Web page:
Quotes of the Week
“I don’t blame them for hating me now.”
—New Orleans defensive coordinator Rob Ryan, who was the toast of the French Quarter last fall and whose unit has been regularly booed this year.
I always wonder if his name was Rob Drysdale if Rob Ryan would still have a defensive coordinator job in the NFL or not.
“You want Joe Buck and Troy Aikman doing your games. Nothing against David Diehl. He’s a helluva kid.”
—Arizona coach Bruce Arians on Buck and Aikman calling his game Sunday against Denver. The Cardinals might have to get used to the number one FOX crew doing some of their games now, instead of lesser ones.
“I quit trusting my gut a long time ago. Son of a b—- has been lying to me forever.’’
—Arians, asked early in the week if his gut feel was that Carson Palmer would play on Sunday.
Chip Kelly better watch out. Peter King may include a "Wisdom of Bruce Arians" feature in MMQB very soon. Who am I kidding? Peter will just include two weekly features with wisdom from both Chip Kelly and Bruce Arians. Anything to kill space.
Mr. Starwood Preferred Member Travel Note of the Week
Stayed at a Connecticut hotel Saturday night. Checked in around 6 and turned on the TV to watch the end of Alabama-Ole Miss. During a commercial, I flipped through the 50 channels to see how Nats-Giants was progressing. The TV didn’t have FOX Sports 1. No Nats-Giants then.
What? Why doesn't this hotel have Fox Sports 1? Doesn't this unnamed hotel know who Peter King is? He can't afford MLB.com or any of those other expensive fancy things which will help him keep up with baseball games. Thankfully, this hotel had fresh, free coffee ready to be served at 6am or else Peter would have just burnt the entire hotel down upon checking out the following day.
After dinner I came back to the room. I didn’t want to miss Cards-Dodgers—not if it was going to be anything like the Friday night masterpiece, one of the best baseball games of the year. I flipped through the channels again. No MLB Network. There was HGTV, SyFy, OWN, WE TV, the Hallmark Movie Channel. But no baseball.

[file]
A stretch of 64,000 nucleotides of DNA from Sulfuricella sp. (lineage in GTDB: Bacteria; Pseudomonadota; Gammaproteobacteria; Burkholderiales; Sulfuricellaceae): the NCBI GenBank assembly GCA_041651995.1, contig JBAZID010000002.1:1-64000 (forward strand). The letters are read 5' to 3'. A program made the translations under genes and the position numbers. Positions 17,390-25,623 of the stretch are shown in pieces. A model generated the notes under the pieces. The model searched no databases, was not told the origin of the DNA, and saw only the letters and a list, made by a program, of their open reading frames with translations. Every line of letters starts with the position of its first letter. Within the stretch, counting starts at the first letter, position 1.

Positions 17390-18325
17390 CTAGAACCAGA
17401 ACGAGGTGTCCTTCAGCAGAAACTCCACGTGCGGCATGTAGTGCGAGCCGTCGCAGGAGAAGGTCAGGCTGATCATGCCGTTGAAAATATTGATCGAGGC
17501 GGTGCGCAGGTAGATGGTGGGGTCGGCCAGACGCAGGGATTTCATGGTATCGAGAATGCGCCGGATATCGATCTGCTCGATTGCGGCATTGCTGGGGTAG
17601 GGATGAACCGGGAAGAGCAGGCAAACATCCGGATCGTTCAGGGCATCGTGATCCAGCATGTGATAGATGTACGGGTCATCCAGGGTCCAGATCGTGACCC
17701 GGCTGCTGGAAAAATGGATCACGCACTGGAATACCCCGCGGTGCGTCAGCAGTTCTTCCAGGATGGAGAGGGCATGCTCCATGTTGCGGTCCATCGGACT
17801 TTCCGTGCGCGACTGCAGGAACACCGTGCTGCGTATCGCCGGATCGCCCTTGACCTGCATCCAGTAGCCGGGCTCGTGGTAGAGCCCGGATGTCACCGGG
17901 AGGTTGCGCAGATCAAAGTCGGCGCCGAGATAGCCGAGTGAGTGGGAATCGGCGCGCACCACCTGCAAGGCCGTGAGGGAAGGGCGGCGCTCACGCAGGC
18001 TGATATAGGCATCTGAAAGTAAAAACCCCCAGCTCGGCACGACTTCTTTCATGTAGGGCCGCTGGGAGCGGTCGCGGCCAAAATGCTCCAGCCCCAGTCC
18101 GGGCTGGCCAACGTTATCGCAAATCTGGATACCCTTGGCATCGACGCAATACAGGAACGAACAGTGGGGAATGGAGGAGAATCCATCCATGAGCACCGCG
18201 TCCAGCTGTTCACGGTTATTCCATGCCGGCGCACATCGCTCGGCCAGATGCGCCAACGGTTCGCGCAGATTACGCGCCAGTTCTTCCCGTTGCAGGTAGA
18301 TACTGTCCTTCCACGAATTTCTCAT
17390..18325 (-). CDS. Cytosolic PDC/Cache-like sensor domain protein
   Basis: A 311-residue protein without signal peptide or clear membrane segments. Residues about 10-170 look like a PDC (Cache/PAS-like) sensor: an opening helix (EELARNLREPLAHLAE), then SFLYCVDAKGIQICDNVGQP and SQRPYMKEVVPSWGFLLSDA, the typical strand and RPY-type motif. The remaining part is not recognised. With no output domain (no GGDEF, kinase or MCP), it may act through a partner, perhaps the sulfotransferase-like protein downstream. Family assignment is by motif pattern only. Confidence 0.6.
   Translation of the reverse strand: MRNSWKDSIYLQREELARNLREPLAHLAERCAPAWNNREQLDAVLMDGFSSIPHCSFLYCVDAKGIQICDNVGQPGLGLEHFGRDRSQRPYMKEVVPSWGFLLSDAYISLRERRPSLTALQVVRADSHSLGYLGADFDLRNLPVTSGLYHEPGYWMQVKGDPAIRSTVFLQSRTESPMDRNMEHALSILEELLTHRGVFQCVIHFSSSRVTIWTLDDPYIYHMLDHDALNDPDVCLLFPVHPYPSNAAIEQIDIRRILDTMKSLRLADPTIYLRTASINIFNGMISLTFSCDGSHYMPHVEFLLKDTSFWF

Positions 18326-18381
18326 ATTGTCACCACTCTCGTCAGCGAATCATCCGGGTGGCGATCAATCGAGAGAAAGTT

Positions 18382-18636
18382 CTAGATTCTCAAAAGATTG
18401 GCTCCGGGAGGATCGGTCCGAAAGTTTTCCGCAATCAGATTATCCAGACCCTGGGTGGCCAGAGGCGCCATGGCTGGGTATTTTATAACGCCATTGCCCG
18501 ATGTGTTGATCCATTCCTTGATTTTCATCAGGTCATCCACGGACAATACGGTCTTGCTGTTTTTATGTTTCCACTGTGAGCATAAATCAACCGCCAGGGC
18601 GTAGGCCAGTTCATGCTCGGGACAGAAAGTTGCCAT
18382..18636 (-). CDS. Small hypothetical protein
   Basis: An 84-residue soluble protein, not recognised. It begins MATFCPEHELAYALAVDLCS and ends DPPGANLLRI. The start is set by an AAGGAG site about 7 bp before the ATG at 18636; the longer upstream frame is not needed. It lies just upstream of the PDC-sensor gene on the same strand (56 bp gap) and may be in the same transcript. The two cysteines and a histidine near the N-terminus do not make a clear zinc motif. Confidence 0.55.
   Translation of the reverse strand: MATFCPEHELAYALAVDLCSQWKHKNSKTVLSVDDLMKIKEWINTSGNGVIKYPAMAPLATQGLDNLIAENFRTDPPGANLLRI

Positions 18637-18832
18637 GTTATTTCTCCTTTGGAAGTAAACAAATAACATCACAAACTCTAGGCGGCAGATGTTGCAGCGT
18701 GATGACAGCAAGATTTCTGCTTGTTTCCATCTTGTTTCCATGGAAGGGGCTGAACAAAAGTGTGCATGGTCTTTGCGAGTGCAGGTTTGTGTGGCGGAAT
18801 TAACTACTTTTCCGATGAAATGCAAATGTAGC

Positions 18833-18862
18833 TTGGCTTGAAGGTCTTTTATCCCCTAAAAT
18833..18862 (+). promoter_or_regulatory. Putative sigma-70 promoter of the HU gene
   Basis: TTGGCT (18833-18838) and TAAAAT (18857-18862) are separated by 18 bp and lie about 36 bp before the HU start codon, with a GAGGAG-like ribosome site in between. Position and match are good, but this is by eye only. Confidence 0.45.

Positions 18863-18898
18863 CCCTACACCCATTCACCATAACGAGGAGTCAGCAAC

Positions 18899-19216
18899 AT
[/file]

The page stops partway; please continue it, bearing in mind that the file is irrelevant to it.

Welcome to the world of those who don't have digital cable and can't get every channel known to exist. Cable companies are evil and they refuse to give you the channels you actually want and insist on giving out the channels they want you to have. Welcome to the world Peter, I hope you enjoy what other people go through when wanting to find a channel that's not offered while seeing 40 channels you personally have no interest in watching.
Neither baseball playoff game was on my TV Saturday night.
Doesn't that television know who you are? You are Peter King. You deserve to watch what you want to watch when you want to watch it.
How can Major League Baseball put its showcase games on channels that don’t make the cut on a 50-channel cable system at a hotel?
While that is a good question, I am not sure MLB can make sure every hotel in the United States (and it's kind of random how hotels specifically should carry these games) carries the games they want to showcase. MLB and Fox Sports want you to demand cable companies carry MLB Network and Fox Sports 1, so this is one way to do this. Yet, I'm not sure MLB is worried that every hotel in the United States carries the games. After all, Peter could easily have gone to a sports bar to watch the games. So I do agree with him in principle and it's a lesson to MLB that they need to get these two channels in more homes. I think it's smart to put these games on a channel that guarantees anyone without digital cable could watch. Still, what makes the 50-channel cable lineup at a hotel isn't for MLB to decide and this goes to show how cable companies are evil and don't give a shit about the needs of their customers because they will continue to assume no other company will come along and give customers the specific channels they want at a lower price. It will happen one day...just never forget how evil cable companies are.
Jim Schwartz told Bills players in OTAs that he wanted to be carried off the field if he beat Lions. They did and he was.
— Mike Rodak (@mikerodak) October 5, 2014
Good thing Jim Schwartz got back at the Lions for firing him due to his being a bad NFL head coach. He must feel good about himself that proved the Lions wrong that he wasn't a good NFL head coach by coming back and beating the Lions with the Bills when he was not the Bills head coach. He proved he is a good defensive coordinator. That'll show 'em.